I used to store fabric in really big bins, but they were just too heavy and now I use boxes by Sterilite and Art Bin.  My folded little piles fit well in them and they are readily available at Joann's, Target, and even my grocery store.  I collected them slowly, getting most of them on sale or using a coupon.   Here, I picture the container on its side.

I can get two rows of stacked fabrics in a tall bin.  I NEVER permanently label my bins because things can change so easily, and I hate removing sticky labels.  I use 3 x 5 index cards and a black marker and just insert the card on the inside of the container.

I collect heart fabrics and outgrew my first bin...I added a second one, in a smaller size and labeled it accordingly.

So that brings me to how I sort yardage.  I used to just sort by color...red in one tub, blue in another.  Then I found it inconvenient to have red reproduction fabric in with bright reds...it caused too much rummaging around in big heavy tubs.  Now I separate everything, which allows me to utilize these smaller containers.  I sort my reproduction stuff by color.

I sort my crazy brites by color.

But I also sort by categories...Cats, Dogs, Horses, Halloween, Christmas, Hearts, Animals, Butterflies & Bugs, Harvest, Black on White, White on Black, Batiks, Plaids, 30's (sub-divided into colors), Patriotic (sub-divided into neutral, red and blue), Kitchen/Food, Misc. Novelty, Misc. Flowers, Music, and some lines of fabric that I wanted to keep together.










Then I have bigger bins of general colors like these neutrals.
I separate the general greens, blues and browns into light, medium and dark.

For bigger yardage, I still fold into the same basic shape, based on how I fold fat quarters.





Then I sort my larger scraps by color and keep them mostly in Art Bin boxes with handles...this way I can grab them and go for taking to workshops or cutting parties (I LOVE scrappy quilts!).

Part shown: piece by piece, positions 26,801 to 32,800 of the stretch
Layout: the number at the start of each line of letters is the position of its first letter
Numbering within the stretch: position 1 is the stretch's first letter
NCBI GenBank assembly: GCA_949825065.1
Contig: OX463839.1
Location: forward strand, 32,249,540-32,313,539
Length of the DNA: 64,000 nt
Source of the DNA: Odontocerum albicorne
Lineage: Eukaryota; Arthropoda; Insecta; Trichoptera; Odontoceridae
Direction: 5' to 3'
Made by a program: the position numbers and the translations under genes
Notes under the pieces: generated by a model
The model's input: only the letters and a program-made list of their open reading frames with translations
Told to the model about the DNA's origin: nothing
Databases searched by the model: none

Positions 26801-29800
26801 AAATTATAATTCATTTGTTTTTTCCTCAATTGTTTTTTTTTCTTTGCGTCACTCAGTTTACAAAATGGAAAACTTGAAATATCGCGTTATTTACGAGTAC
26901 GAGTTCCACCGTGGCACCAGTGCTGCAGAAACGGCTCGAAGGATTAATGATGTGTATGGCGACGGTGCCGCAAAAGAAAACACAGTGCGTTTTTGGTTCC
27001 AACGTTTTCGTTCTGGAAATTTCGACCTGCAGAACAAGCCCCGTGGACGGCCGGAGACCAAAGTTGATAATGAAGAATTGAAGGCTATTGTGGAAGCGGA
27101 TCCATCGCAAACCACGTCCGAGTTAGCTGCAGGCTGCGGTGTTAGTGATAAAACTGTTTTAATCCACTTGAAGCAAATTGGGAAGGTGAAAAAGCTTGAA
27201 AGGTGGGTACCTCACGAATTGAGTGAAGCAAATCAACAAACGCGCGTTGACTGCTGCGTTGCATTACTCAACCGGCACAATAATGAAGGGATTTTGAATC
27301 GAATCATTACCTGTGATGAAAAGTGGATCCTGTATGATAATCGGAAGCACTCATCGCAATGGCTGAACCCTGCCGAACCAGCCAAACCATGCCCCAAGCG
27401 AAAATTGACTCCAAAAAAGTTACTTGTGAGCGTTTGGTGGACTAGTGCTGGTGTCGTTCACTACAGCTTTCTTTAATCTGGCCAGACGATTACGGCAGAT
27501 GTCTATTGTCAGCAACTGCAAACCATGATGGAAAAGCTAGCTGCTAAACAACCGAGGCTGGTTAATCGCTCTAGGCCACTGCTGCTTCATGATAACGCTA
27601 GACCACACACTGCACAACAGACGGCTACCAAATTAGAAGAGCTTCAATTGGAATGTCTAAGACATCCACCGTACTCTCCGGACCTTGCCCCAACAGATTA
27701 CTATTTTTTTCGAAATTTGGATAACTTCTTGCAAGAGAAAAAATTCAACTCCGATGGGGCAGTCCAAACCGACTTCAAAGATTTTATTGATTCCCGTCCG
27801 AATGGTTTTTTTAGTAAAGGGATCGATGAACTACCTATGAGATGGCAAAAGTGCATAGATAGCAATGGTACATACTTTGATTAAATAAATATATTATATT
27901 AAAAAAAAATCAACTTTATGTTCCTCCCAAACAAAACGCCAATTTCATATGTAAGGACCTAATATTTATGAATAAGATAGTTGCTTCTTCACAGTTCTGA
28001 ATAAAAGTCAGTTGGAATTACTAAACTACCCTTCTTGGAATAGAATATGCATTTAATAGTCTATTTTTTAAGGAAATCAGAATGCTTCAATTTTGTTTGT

My scrap bin categories are neutral, green, blue, red, brown/orange, black, warm brites (red, yellow, orange, pink), cool brites (blue, green, purple), reproduction, 30's, and novelties.


I do a lot of hand applique and save even the smallest scrap.  I put them in larger art bins and sort in color groups.


I also cut and save scrappy strips for log cabin and liberated piecing.


I also store ongoing projects and misc. cut scraps (squares, triangles, etc.) in labeled bins.



I love little drawer units that are meant to store hardware, etc.  They are great for tools and thread.


I have storage for tools, rulers, thread, and movies right at my fingertips.  I use found objects from garage sales and second-hand places for storage.  All the shelving units that surround the basement and hold stash (and games, toys, overflow kitchen stuff, scrapbooking stuff, seasonal decorations, etc.) are plastic, as we have had water in the basemnt before.

As this is getting really long, another time I will show you how I store books, patterns, ideas, etc.

As you do your sort, make it fit your stash.  I like being able to walk right to some container, shelf or drawer and find what I am looking for.  I keep some open bins at my feet under my sewing machine to throw scraps and fabrics that need to be washed and/or "be filed." 

 I'm a wash girl - I wash everything because I am sensitive to the chemicals and because I don't like surprises concerning shrinkage and color fastness.  I keep scraps of batting and larger yardages for backings in larger totes under the stairs.

I'm not really crazy about keeping my fabric in bins...I love pictures of other stashes where it is out on a shelf, just looking all yummy and inviting, saying, "pet me, pet me!"  But, since I sew underground in the quilt cave, it has to be so.  My husband and daughter have computers in the basement, so along with the washer and dryer, an old TV (and the cat food/cat box), I am never really alone down there.

Thank you for stopping by and enduring my stash...I try to keep things orderly and neat because I don't function well in chaos.  I appreciate your comments, your suggestions.  We all pull our creative energy from different places, different spaces.  My stash is a living, breathing, work in motion.  My buddies give me a hard time about being too organized, but I sure like being able to put my hands on something when I need it (or when I want to offer them something for their project...)!  As my blog title suggests, fabric is my therapy.

Happy sorting!

In stitches,
Teresa  :o)